(Recall the words of Christopher Hitchens after 9/11: “I should perhaps confess that on September 11 last, once I had experienced all the usual mammalian gamut of emotions, from rage to nausea, I also discovered that another sensation was contending for mastery. On examination, and to my own surprise and pleasure, it turned out be exhilaration. Here was the most frightful enemy–theocratic barbarism–in plain view….I realized that if the battle went on until the last day of my life, I would never get bored in prosecuting it to the utmost.”)

Perhaps we have less to worry from Obama’s boredom. After all, he’s a writer and a politician who embraces—luxuriates in—moderation, skepticism, irony, and doubt. At least publicly.

Then again, so was Tocqueville.

Update (11 pm)

So it turns that that Obama quote, with which I led off my post, is not in fact a direct quote from Obama, but is instead a paraphrase, by one of Obama’s aides, of something Obama said. Slate‘s David Weigel has the whole story.

When Intellectuals Go to War

26 May

On the recommendation of my colleague Shang Ha, I’ve been reading Alex Ross’ The Rest Is Noise: Listening to the Twentieth Century. There I came across this letter from Arnold Schoenberg to Alma Mahler, dated August 28, 1914. Ross only quotes a snippet, but here’s a lengthier excerpt:

Meanwhile, you have certainly already heard of the glorious victory of the Germans against France, England, and Belgium. It is among the most wonderful things that have happened. But it does not surprise me: it is not any different from the war of the Greeks against the Persians….My friends know it, I have often said to them, I never had any use for all foreign music. It always seemed to me stale, empty, disgusting, cloying, false, and awkward. Without exception. Now I know who the French, English, Russians, Belgians, Americans, and Serbians are: barbarians! The music said that to me long ago.[...] But now comes the reckoning. Now we shall send these mediocre purveyors of kitsch back into slavery.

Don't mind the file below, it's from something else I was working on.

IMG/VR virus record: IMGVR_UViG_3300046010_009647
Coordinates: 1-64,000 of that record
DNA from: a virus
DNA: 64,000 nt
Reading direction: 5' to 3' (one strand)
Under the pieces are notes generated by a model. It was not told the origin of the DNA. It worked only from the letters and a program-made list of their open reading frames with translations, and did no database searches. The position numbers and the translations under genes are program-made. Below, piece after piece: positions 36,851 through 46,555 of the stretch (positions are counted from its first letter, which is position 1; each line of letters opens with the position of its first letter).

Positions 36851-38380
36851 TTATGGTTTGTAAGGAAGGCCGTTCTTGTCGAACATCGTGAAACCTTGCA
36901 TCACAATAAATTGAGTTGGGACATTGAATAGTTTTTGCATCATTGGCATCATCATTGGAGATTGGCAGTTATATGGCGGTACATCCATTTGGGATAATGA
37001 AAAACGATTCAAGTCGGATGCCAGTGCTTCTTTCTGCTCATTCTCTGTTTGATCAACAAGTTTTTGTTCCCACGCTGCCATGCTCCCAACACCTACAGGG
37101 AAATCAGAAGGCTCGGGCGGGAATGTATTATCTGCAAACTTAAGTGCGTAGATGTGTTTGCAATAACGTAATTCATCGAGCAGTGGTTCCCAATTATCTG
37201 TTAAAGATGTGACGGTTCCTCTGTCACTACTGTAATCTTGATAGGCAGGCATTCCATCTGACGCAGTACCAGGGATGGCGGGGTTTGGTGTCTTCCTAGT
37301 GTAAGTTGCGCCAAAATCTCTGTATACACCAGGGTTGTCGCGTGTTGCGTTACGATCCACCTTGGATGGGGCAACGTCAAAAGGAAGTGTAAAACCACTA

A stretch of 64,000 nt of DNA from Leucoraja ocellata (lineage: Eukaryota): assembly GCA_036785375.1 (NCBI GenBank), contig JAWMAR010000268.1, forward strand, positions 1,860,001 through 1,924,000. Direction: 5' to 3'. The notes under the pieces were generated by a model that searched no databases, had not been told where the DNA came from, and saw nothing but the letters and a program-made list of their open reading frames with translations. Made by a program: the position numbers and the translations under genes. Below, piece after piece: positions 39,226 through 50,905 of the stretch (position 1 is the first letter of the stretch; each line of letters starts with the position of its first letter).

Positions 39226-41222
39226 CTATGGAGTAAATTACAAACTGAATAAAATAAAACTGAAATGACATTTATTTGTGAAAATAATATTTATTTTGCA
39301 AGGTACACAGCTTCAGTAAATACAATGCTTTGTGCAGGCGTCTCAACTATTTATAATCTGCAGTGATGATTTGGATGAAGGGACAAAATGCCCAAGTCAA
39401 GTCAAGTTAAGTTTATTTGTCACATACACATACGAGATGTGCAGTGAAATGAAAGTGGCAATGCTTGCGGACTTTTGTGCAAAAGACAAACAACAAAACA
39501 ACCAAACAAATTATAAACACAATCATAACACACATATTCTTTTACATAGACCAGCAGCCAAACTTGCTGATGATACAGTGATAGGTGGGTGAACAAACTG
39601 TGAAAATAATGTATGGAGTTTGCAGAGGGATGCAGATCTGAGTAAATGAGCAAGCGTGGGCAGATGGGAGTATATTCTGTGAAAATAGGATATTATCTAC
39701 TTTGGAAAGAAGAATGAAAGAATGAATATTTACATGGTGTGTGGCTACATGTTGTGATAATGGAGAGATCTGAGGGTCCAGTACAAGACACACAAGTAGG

Schoenberg was hardly the only artist to support his team during the First World War. But what strikes me in his stance here is something you often see when intellectuals go to war: their tendency to interpret the war in the most parochial terms imaginable, that is, as an expression of their own causes and concerns, no matter how alien those might be from the state waging the war. Not only did Schoenberg see German war aims as the defense of German/Viennese culture (again, he was not alone in this), but he saw it more specifically, and improbably, as an extension of his own battle against retrograde tendencies in modern music. As if the Kaiser had read Harmonielehre and decided to march into Belgium on behalf of atonality.

Schoenberg’s letter reminds me of a wonderful moment in the run-up to the Iraq War. Charlie Rose had Michael Ignatieff and Jonathan Schell on to debate the war (I can’t find the video but apparently you can buy it on Amazon). Ignatieff was being especially nasty, mocking Schell for saying something like “the peoples of the earth” had said no to the war. Which, given the international character of the protests of February 15, 2003, wasn’t wide of the mark. But then Schell gave it right back to Ignatieff. After Ignatieff did his thing of describing the war as the second coming of Isaiah Berlin, Schell gently reminded him that, however much he might wish it were otherwise, he wasn’t in fact the commander-in-chief of the country that would be fighting the war. Whatever aims the United States would ultimately pursue in waging war on Iraq, they would have little to do with the concerns of Michael Ignatieff.

A state goes to war for its reasons. It takes an especially potent form of imaginative power to assume that the academic question that happens to be on your mind at the moment is somehow shared by the men and women who are leading that state. Ordinary citizens, of course, are hardly immune to seeing themselves in that war and its exploits. But when it comes to the narcissism of war, as the example of Christopher Hitchens reminds us, no one has quite the self-deluding capacity of the intellectual.

Happy Memorial Day.

Updated (May 27)

Taghi Amirani, a producer/director in London, just sent me notice of a documentary his production company has made, “We Are Many,” about the February 15, 2003 international protests and their long-term repercussions. Looks great.